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What is coinjoin?

Trezor's third party coinjoin coordinator zkSNACKs discontinued their service on 1st June 2024. Coinjoin users do not need to move their private funds elsewhere, and all accounts will remain accessible after this date. Learn more.

Bitcoin is not inherently private. This is because transactions and balances are made public on the blockchain, thus rendering them traceable. Moreover, if a user purchases bitcoin from an exchange requiring KYC (know your customer) documentation, the funds are directly linked to a personal identity.

Coinjoin is an optional tool that enhances privacy in bitcoin transactions: when bitcoin users conduct transactions with one another using coinjoin, they obscure the origins and destinations of the funds, greatly enhancing their privacy.  

In the simplest terms, coinjoin combines multiple coins (UTXOs) from multiple users into a single transaction. The output of this transaction yields the same value of bitcoin, but the addresses have now been changed. This makes it extremely difficult for external parties to deduce the relationship between the coinjoin transaction's inputs and outputs, because the sources of the UTXOs are obfuscated.

Coinjoin involves multiple rounds, which are an essential component of privacy-enhancing techniques used in bitcoin transactions. In simple terms, each round consists of:
  • Input registration: one or more coins (UTXOs) in your coinjoin account are automatically registered to the coinjoin transaction.
  • Output registration: one or more outputs are created for the coinjoin transaction—these are fresh addresses for where the funds will be sent.
  • Coinjoin transaction creation: a coinjoin transaction is created by combining all user inputs and outputs into a single transaction.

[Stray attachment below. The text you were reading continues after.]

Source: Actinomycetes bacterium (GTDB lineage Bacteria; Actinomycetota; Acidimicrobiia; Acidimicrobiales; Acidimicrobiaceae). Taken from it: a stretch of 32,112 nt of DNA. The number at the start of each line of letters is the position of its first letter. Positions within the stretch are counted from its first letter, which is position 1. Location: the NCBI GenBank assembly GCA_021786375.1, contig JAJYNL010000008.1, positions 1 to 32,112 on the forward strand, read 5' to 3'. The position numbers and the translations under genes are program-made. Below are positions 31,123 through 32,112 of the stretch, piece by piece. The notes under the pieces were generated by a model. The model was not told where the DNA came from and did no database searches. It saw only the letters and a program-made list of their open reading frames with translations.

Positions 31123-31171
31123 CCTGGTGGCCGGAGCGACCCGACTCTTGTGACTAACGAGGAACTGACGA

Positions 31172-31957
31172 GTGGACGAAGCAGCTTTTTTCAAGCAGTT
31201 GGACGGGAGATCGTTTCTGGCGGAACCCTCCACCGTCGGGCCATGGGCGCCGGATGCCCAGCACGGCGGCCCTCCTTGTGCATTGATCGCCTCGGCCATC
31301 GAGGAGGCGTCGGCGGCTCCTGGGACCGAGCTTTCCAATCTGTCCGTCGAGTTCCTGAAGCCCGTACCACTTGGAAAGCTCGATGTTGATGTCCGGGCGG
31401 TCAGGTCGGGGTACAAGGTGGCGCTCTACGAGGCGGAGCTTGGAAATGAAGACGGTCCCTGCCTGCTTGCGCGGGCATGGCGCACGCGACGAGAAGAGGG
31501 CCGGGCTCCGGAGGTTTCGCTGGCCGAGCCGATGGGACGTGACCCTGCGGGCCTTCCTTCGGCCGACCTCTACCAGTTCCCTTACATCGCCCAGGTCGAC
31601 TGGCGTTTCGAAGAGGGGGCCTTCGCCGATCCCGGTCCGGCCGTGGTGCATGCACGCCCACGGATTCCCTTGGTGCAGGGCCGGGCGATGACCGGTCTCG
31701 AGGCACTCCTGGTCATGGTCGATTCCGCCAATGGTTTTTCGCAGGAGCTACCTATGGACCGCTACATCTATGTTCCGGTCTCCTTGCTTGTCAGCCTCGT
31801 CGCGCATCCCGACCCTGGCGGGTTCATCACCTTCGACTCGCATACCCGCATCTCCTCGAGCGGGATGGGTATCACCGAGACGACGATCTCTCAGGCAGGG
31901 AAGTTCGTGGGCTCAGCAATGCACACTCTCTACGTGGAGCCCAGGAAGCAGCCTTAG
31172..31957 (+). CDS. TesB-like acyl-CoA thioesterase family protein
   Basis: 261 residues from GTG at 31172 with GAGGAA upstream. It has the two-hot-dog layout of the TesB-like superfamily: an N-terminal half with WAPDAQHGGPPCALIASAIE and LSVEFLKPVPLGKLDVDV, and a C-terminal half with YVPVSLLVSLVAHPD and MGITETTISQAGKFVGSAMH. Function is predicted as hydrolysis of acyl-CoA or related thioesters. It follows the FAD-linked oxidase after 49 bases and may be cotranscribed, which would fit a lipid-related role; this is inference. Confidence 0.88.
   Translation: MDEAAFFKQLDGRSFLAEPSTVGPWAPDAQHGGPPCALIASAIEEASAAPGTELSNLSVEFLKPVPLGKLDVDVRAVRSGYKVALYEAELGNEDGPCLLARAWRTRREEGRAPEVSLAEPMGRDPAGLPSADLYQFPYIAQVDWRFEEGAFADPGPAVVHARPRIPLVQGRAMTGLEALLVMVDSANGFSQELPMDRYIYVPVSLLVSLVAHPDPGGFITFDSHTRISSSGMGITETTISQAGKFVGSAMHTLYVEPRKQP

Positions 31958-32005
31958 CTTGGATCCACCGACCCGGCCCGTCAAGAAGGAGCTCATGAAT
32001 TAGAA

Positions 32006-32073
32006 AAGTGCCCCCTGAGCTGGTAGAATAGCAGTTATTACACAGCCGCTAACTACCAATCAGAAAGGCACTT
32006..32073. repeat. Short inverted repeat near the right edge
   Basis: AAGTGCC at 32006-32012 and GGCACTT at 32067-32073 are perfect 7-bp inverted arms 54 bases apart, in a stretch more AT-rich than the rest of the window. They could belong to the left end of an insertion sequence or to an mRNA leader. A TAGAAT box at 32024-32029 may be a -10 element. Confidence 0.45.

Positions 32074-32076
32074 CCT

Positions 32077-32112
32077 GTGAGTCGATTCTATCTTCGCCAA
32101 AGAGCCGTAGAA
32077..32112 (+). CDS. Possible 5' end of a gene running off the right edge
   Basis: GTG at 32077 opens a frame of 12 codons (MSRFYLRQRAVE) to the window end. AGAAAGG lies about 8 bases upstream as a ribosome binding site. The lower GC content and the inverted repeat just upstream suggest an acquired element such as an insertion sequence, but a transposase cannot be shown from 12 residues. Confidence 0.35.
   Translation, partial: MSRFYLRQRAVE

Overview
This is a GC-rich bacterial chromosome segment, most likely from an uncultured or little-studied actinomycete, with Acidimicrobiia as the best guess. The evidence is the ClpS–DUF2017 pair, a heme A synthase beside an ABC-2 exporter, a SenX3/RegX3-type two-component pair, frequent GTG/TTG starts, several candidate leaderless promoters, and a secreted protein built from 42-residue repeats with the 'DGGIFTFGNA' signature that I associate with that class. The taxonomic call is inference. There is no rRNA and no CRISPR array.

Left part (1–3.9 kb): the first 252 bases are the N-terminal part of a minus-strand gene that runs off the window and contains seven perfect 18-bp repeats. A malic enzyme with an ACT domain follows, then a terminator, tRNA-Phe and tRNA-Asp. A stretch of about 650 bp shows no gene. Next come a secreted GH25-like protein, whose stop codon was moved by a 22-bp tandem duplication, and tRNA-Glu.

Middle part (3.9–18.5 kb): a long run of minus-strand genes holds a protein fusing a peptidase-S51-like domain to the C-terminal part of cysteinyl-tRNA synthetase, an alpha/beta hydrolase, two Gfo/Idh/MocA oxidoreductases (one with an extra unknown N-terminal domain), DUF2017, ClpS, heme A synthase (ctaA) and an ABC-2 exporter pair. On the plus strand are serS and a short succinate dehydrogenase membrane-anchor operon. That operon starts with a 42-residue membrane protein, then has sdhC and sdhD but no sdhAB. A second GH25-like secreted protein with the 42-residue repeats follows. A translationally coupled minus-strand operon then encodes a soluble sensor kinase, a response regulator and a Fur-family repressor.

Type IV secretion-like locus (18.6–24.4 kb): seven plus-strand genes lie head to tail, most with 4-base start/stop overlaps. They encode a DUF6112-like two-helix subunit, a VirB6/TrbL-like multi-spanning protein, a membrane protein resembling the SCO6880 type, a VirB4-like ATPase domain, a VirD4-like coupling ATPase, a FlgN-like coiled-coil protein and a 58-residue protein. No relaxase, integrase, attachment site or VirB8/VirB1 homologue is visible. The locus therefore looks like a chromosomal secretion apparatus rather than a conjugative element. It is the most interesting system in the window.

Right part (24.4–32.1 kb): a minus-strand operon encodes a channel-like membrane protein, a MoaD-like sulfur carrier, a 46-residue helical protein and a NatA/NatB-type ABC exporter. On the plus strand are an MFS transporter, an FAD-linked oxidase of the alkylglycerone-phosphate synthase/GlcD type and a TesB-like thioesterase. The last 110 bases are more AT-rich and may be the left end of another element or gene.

• Transaction signing: each user signs their part of the coinjoin transaction with their private key.
  • Transaction broadcast: the coinjoin transaction is broadcast to the Bitcoin network and recorded on the blockchain.

How private are funds after coinjoin?

Privacy level represents the number of identical amounts used in a coinjoin transaction. If an anonymity level of e.g. 1-in-5 is reached, this means that one UTXO is indistinguishable from 4 other UTXOs of exactly the same amount in the same transaction.

Your sats are considered private whenever the desired privacy threshold has been reached. If you move funds from a coinjoin account to any other standard bitcoin account, the already private coins will be combined with non-private ones, effectively ruining the privacy of your coins.

The ‘privacy level’ one can achieve is dependent on the number of other participants with indistinguishable outputs.
  • If you send coinjoined coins from your coinjoin account, the receiving party cannot directly trace the origin of the funds.
  • If you receive bitcoin to your coinjoin account and anonymize it, the sender will not be able to tell for certain how you spend the funds.

Coinjoin does not guarantee 100% privacy, but it does improve bitcoin user privacy significantly when compared to transactions made without this protocol.

Coinjoin FAQs

Is coinjoin for bitcoin only?

Yes, coinjoin is bitcoin-only.

Do all exchanges accept coinjoined bitcoin?

You may encounter certain exchanges or merchants that require KYC (know your customer) documentation when trading bitcoin which have been part of a coinjoin transaction. To bypass KYC requirements it is recommended to find an alternative service provider that supports privacy.

Can I change (lower) the privacy of other coinjoin participants?

Possibly. Like with any other coinjoin mechanism, if you combine multiple UTXOs from one coinjoin together, you reveal that these UTXOs belong to one identity, reducing privacy levels of coins with the same denomination in this coinjoin.
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